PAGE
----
Nutrition During Pregnancy

Nutrition During Pregnancy

Contrary to popular belief, you don’t have to eat enough for 2 when you are pregnant! Energy requirements during pregnancy will go up around 300kCal per day. (an average bowl of cereal = 150-170Kcal, one small treat bar= 130kCal, 1 potato boiled=100kCal.) So in terms of quantity your diet should remain pretty similar to before, however the quality of your diet can improve.

The main guidelines for a healthy pregnancy diet for you and your baby are:

1.  Fruits and Vegetables. Aim to eat 5 servings per day of either raw, cooked, tinned, frozen, dried or juiced. F&V will keep your immune system and blood healthy.

2.  Carbohydrate for energy. Eat plenty (6-11 servings) of wholegrain bread, pasta, rice, cereals etc.

3.  Protein (2-3 servings per day) such as:

1. Lean meat and chicken, fish (aim for at least two servings of fish a week) It is important to eat these foods as they will give you iron which some pregnant women can become deficient in it. Have a glass of orange juice with your meal, the Vitamin C helps the absorption of iron. There is no need to take an iron supplement unless advised by your GP.

2. Fish is important and you should have at least 2 servings per week (one of oily fish) as they contain Omega 3 oils and fatty acids which are linked to lowering the risk of ADHD in your child and increased concentration and mental functioning. However, do not eat predatory fish such as shark, marlin, swordfish and limit tuna to fresh tuna twice a week as they contain levels of mercury which may be harmful to the baby.

3.  Eggs (no raw eggs/egg products e.g. homemade mayonnaise as the eggs may contain salmonella which may cause food poisoning ~ very unpleasant for expecting mums!)

4.  Pulses such as beans and lentils for vegetable protein.  Avoid liver and liver products such as pâté as it contains Vitamin A, as well as Vitamin A supplements and cod liver oil which contain high amounts of Vitamin A.  Levels of Vitamin A can build up in your body and can be toxic to the baby.

4.  Dairy foods such as milk, cheese and yogurt, which contain calcium. Your body, as an adaptive response, will increase its absorption of Calcium so that the baby’s skeleton can form. Avoid soft/cream cheeses such as Brie or Camembert as they may contain Listeria, which can be extremely harmful to the baby. Hard cheeses are perfectly fine.

5.  Try and cut down on sweets and cakes etc. as it will be easier to keep your weight under control.

6.  Take Folic Acid Supplement and eat folate-fortified foods.

7.   Drink plenty of water…being hydrated will prevent any excess discomfort with bloating, constipation, headaches, and general malaise. It was also prevent you from overeating because when we are dehydrated we often feel hungry and eat something instead of drinking a glass of water! Caffeine in tea and coffee should be limited as caffeine is quite a strong chemical and can result in a low birth weight or even miscarriage so limit intake to 300mg, which would be 3 mugs of coffee or 6 cups of tea. Remember, caffeine occurs in chocolate and some cold/flu remedies so check the label.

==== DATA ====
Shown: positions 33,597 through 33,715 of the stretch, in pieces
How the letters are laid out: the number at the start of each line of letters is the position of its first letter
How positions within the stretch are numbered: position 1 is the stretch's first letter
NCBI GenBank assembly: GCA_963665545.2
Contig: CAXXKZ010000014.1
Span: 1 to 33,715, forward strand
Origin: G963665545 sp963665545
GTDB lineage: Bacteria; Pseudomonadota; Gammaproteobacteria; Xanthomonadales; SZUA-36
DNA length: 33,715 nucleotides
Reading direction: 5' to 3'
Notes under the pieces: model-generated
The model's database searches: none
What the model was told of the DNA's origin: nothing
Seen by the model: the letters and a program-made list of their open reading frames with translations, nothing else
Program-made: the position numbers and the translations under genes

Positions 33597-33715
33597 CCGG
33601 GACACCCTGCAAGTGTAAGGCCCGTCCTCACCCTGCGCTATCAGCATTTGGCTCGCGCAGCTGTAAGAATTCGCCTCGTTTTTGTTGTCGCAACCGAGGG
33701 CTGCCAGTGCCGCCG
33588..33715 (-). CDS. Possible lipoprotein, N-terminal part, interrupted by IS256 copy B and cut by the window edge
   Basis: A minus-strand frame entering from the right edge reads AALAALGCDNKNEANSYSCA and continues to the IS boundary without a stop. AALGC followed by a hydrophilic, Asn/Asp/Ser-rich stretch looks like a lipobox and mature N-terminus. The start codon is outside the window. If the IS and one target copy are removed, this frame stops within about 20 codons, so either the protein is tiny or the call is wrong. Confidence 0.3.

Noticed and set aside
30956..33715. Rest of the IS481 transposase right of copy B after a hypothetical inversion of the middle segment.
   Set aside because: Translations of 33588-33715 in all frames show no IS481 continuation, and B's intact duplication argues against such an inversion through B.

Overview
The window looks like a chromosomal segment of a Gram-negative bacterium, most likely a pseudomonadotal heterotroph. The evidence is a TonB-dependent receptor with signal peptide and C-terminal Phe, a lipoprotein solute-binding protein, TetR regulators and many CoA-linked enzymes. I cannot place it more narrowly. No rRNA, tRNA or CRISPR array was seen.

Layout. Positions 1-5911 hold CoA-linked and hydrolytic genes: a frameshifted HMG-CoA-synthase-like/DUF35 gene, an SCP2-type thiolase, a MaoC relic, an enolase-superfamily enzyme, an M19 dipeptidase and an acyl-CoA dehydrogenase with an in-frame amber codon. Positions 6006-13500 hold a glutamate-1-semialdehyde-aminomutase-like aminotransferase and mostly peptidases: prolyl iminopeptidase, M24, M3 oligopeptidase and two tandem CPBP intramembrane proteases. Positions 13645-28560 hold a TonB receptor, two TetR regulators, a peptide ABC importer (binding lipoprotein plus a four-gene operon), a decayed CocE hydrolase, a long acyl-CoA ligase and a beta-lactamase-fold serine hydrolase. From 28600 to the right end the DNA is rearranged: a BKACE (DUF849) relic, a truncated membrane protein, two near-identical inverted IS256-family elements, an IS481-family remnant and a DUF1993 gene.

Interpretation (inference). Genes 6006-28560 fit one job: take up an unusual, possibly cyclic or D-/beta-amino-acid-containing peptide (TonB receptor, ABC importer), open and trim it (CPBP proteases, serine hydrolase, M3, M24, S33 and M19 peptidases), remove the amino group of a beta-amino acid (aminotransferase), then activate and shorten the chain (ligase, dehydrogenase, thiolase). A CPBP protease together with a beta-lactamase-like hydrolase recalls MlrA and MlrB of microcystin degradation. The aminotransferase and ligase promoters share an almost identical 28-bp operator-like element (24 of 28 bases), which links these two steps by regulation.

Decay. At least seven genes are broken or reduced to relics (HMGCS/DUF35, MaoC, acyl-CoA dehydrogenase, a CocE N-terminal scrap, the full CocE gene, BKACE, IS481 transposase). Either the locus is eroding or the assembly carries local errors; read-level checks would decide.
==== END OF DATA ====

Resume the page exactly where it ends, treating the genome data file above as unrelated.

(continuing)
8.  Exercise gently e.g. walking or swimming for 20-30 mins. Always tell your instructor you are pregnant before taking a class. Avoid any activity where you may fall. And bear in mind that your muscles and ligaments are a lot looser due to the hormone Relaxin, so take care when walking on uneven surfaces.

9.  Read the label of everything you ingest. Nowadays, labels will always say if the product is suitable for pregnant and lactating women. Don’t take chances.

10.  Listen to your own body, this might sound vague or ‘new-age’ but YOU are the only person who knows how YOU feel…so if you are feeling tired, take a rest! Do not overdo things, this is a time for you to take stock and look after yourself and the life you are creating.

What to avoid:

1. Cigarette Smoke

2.  Alcohol

3.  Vitamin A

4.  Liver and Liver Products such as pâté.

5.  Multi-Vitamin supplements that contain Vitamin A

6.  Cod Liver Oil

7.  Predatory fish such as shark, marlin and swordfish (tuna should be limited) as they contain mercury which can be harmful for the baby.

8.  Uncooked eggs and egg products (homemade mayonnaise)

9.  Soft cheeses

10.  Raw shell fish (oysters) as they may make you ill … not pleasant!

11.  Be sensible about food hygiene and safety.  The last thing you want is to get a bout of food poisoning on top of morning sickness!  Wash hands after being in contact with pets and get somebody else to clean up after them.

12.  Make sure all meat (especially sausage and minced meats) and pre-packaged meals are cooked thoroughly and reheated until piping hot as this will kill any lurking bacteria.

13.  As always, store raw meat separately to cooked and raw vegetables.  It is advisable to store raw meat on a plate on the bottom of the fridge so that it can’t drip onto any other food in the fridge.

Weight Gain

Weight gain will vary depending on a number of factors such as genetics, morning sickness, cravings, etc., but on average the normal weight gain is 22-30lbs throughout the whole pregnancy with the bulk of it in the 2nd and 3rd trimester. Weight gain is a good sign. Do not diet during pregnancy.


Clients